Liberals and atheists throughout the country love to utter the phrase “separation of church and state” as though they know what it really entails. They use the phrase claiming it means that the founding fathers wanted to keep religion out of politics and public education. However, it is quite the opposite.
The man who worded the 1st amendment of the bill of rights, specifically the part proclaiming that “Congress shall make no law establishing religion, or to prevent the free exercise thereof, or to infringe the rights of conscience,” was a man of deep faith.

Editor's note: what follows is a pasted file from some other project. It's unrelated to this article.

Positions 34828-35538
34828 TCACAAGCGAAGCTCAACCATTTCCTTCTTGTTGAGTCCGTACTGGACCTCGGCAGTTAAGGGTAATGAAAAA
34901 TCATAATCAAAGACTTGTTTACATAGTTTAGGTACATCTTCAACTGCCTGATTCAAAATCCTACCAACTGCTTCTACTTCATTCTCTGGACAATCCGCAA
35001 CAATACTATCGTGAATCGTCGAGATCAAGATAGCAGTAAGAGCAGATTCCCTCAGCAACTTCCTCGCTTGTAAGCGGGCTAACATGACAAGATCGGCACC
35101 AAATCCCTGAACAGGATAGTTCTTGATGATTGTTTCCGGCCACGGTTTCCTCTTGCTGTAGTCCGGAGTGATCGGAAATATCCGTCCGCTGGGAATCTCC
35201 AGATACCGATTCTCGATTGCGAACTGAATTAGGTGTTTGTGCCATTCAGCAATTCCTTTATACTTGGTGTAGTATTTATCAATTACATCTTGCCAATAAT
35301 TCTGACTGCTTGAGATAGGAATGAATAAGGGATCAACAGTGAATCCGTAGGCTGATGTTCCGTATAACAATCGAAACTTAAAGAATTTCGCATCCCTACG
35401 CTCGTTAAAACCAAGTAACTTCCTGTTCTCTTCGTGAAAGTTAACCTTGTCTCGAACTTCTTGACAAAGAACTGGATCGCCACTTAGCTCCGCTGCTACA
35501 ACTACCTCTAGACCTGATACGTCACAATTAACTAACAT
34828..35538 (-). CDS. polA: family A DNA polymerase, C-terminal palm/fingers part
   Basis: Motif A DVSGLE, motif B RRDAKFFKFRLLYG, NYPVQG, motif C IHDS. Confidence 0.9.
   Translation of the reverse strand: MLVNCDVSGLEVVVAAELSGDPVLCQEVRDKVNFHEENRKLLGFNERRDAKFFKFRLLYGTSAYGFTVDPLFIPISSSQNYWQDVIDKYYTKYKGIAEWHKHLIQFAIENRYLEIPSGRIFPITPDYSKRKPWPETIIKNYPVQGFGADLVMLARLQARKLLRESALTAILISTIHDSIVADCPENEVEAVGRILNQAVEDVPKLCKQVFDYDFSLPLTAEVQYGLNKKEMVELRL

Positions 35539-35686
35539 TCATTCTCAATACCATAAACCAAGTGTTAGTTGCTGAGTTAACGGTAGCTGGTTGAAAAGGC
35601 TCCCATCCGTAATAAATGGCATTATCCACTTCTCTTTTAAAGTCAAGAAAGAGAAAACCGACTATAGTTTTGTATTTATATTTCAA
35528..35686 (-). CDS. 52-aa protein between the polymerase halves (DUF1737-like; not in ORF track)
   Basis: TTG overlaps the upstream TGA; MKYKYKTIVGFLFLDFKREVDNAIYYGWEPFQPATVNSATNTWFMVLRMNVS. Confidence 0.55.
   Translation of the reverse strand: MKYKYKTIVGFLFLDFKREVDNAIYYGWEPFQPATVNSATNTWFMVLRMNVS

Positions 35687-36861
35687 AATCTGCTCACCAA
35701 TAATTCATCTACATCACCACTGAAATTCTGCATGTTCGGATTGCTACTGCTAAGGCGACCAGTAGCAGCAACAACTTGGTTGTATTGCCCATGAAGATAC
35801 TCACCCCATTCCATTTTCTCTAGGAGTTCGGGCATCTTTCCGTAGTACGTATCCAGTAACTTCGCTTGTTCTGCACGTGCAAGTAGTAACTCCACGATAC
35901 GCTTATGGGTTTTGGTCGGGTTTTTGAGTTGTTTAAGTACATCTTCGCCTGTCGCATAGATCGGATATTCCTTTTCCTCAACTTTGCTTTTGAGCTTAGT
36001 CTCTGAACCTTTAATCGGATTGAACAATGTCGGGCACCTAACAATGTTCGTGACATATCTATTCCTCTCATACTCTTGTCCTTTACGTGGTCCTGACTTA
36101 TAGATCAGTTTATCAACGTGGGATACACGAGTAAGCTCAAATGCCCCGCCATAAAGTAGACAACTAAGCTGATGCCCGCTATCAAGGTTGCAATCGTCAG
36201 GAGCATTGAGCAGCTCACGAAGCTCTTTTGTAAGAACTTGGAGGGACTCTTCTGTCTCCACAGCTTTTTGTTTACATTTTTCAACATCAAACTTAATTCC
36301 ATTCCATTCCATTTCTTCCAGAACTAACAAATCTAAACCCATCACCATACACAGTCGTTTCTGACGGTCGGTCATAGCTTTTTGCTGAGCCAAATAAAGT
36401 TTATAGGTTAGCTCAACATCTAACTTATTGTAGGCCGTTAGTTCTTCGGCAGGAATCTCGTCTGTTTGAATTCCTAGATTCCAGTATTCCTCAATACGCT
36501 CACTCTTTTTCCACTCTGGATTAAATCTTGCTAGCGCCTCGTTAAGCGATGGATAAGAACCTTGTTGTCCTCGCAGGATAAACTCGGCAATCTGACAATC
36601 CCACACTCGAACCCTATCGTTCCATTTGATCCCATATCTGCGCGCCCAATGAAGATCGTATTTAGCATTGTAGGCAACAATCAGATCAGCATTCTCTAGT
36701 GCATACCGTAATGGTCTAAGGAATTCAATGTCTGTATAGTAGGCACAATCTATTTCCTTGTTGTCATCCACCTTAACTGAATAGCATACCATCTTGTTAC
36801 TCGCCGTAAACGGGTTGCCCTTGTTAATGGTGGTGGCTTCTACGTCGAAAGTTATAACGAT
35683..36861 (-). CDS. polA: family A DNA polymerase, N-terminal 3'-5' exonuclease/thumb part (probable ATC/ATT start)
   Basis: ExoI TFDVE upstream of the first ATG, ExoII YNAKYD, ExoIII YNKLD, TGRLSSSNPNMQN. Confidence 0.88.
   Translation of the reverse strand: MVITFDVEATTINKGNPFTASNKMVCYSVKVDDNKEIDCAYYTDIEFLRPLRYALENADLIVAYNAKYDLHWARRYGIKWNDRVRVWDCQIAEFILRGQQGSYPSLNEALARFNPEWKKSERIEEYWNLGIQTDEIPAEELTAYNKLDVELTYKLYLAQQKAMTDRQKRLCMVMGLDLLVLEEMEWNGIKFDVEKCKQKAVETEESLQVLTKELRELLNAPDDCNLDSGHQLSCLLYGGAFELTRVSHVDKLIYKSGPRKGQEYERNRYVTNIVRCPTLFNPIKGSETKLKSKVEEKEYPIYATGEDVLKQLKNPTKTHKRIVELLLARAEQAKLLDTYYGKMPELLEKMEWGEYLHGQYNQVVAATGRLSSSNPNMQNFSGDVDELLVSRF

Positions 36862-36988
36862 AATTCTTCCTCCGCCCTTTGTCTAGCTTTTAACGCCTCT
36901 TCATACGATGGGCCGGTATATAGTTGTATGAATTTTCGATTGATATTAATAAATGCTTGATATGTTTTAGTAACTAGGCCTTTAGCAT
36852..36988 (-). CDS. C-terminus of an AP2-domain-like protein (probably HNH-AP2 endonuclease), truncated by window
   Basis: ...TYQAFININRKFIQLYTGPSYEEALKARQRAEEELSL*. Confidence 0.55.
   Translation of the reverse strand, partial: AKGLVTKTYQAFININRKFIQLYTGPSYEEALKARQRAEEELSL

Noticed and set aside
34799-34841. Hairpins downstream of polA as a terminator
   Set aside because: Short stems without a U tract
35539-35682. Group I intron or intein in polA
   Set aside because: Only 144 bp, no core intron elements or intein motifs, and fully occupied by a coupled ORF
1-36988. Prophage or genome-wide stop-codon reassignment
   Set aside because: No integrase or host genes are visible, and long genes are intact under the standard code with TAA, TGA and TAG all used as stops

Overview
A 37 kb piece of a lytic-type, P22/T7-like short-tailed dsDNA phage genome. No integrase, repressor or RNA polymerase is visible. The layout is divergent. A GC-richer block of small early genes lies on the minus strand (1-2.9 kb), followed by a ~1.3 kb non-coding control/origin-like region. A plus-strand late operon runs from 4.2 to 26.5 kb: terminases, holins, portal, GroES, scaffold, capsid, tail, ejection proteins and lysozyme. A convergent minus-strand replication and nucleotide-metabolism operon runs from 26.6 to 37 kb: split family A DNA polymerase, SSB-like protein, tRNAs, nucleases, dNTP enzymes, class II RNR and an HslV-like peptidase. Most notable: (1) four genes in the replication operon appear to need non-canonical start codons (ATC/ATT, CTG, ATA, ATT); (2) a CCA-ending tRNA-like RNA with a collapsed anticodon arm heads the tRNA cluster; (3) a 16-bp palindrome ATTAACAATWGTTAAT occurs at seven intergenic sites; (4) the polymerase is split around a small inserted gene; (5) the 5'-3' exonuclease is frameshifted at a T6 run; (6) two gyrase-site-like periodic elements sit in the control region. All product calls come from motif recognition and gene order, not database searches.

Fisher Ames of Massachusetts served as a Congressman in the first session of Congress. On August 20, 1789 he offered the phrase above to be added to the amendment. It was adopted by Congress.
One month later, in an article that Ames wrote for Palladium magazine, he commented on the bible’s role in the education of America’s youth. “We have a dangerous trend beginning to take place in our education. We’re starting to put more and more textbooks into our schools… We are spending less time in the classroom on the Bible, which should be the principal text in our schools. The bible states these great moral lessons better than any other manmade book.”
If Ames wanted religion out of the public eye, he would not have advocated for children to be educated by the bible. As many of the founding fathers, he believed that the bible and the morals within should be at the center of governing and education.